As we get older, parts of our bodies start to deteriorate. Certain organs are more affected than others and it will also depend on a range of factors including your diet, how often you exercise and your genetics.
The brain is commonly affected by age, with memory problems a prevalent issue among the elderly. This is not necessarily dementia, as there is such a thing as age-related memory loss.
Luckily there are some steps we can make to help preserve our brain power the best we can. Diet is a key way to do so.
Research has shown that eating more of certain foods can in fact help protect the brain from deterioration. However, there are also foods that can have the opposite effect.
According to Dr Bowring, these three foods are:
- French fries.
While fish is often thought of as a brain-boosting food due to its omega-3 content, swordfish should actually be avoided.
This is due to the mercury levels found in the fish.
Dr Bowring said: “Number one is swordfish, and swordfish tends to be very high in mercury, that heavy metal which is going to destroy your brain cells.”
“Mercury is also known to be one of the most potent neurotoxins,” it said.
“This case study depicts a 91- year-old who presented with cognitive decline diagnosed as Alzheimer’s disease.
“This patient was found to have severely elevated mercury levels caused by consuming high mercury containing fish.”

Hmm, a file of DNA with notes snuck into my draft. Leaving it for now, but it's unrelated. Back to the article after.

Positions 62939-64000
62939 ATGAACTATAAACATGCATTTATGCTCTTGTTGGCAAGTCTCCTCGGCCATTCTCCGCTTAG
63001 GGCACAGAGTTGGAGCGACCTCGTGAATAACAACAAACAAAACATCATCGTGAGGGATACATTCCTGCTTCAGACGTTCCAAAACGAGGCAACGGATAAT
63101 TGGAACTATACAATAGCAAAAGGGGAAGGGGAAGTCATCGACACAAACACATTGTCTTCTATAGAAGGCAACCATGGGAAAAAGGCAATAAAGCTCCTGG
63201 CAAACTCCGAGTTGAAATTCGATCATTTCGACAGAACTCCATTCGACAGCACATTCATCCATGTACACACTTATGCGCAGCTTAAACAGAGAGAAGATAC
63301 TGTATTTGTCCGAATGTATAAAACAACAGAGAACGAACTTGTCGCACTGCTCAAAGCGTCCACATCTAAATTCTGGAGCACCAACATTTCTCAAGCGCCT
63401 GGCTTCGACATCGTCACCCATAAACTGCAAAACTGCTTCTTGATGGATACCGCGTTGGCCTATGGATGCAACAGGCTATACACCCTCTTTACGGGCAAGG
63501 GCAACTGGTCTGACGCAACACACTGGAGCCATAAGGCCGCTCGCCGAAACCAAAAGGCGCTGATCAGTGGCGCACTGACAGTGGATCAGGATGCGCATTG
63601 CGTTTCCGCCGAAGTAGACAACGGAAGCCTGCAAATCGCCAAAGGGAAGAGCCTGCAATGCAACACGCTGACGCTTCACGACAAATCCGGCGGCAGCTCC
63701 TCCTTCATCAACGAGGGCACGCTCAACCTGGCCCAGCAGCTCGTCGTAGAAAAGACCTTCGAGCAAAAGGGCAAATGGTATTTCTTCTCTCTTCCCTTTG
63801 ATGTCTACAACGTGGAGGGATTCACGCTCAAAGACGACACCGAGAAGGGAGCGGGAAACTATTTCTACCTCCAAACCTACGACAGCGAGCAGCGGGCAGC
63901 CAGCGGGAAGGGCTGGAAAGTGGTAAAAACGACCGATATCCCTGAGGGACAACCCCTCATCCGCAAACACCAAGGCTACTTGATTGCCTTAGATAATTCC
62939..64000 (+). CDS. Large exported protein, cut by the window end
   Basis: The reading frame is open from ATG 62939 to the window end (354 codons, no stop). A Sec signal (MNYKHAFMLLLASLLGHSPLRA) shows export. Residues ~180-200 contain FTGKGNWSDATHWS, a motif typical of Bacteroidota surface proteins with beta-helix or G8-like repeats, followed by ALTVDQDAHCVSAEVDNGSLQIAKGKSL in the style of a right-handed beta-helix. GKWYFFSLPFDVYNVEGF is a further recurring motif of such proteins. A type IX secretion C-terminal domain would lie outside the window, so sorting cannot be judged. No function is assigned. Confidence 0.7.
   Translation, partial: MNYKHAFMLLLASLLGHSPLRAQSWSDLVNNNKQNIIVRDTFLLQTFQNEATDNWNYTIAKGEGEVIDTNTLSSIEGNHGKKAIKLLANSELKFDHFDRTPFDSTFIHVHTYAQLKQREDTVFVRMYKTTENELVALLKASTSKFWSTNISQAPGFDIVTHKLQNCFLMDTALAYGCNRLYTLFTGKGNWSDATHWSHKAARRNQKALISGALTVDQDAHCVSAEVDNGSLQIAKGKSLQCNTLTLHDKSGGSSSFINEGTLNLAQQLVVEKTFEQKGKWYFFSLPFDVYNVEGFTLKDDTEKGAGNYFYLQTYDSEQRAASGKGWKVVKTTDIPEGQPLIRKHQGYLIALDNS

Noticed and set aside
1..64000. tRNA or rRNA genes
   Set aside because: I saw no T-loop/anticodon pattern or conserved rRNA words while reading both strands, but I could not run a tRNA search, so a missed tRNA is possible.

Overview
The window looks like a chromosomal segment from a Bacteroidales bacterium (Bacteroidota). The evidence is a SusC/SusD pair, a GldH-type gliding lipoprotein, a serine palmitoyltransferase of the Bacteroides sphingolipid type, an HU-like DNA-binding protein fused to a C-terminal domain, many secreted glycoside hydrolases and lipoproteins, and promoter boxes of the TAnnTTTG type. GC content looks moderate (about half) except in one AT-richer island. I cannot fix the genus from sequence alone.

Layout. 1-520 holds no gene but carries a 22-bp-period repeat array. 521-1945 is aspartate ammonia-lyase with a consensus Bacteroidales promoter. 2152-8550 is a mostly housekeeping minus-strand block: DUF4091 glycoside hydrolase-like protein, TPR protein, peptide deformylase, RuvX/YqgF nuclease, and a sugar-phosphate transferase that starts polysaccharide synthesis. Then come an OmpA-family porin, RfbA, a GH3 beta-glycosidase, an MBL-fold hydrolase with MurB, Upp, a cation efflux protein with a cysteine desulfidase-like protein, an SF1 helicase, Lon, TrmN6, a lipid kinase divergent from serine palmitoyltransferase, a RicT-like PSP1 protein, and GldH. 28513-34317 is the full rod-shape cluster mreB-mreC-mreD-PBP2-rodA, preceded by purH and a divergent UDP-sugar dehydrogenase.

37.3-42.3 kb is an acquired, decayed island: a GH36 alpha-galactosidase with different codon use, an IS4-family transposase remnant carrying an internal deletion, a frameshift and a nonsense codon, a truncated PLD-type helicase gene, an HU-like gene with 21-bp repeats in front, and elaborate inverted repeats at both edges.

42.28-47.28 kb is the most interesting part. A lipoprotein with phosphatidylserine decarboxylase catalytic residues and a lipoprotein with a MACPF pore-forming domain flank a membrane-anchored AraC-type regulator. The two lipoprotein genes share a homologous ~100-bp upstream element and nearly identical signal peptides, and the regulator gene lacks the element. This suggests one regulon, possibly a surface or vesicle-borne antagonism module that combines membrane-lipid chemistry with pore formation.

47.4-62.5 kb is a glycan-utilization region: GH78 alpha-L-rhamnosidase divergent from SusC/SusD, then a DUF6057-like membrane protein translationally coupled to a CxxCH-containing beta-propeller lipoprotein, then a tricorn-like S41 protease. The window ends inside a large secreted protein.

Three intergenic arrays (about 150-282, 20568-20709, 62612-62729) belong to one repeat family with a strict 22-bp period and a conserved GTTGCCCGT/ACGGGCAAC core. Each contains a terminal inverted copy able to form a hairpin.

The study concluded: “Thus, it is critical to address biological etiologies such as mercury toxicity in the elderly population diagnosed with Alzheimer’s, but end organ damage may not be reversible.”
A fat found within margarine is damaging to the brain.
Dr Bowring said: “Number two is margarine, usually made from trans fats, which is very inflammatory for your entire body, but especially for your brain and your nervous system as well.”
Multiple studies have made the link between trans fats and damage to the brain.
One, published in the Bratislava Medical Journal in 2016, said: “Trans fats (T-fats) have an adverse effect on the brain and nervous system.
“T-fat from the diet is incorporated into brain cell membranes and alter the ability of neurons to communicate. This can diminish mental performance. Relationship between T-fat intake and depression risk was observed.
“There is growing evidence for a possible role of T-fat in the development of Alzheimer´s disease and cognitive decline with age.”
Luckily, trans fats are not found in most margarines sold in the UK but it is still worth checking the label when you buy.
This applies to any foods that are friend in certain oils.
“So unfortunately I love fries as well, but it is usually fried in vegetable oil or canola oil,” Dr Bowring said.
“These PUFAS [polyunsaturated fatty acids] are very inflammatory as well, and studies have shown that by eating a lot of fried food it decreases your brain power.”
This was backed by Harvard nutritionist Uma Naidoo, who told CNBC: “While items that are battered, crusted or deep-fried may be at the top of the comfort foods list, they can be damaging to the brain.
“A study of over 18,000 people found that a diet high in fried foods was linked to lower scores of memory and cognition.”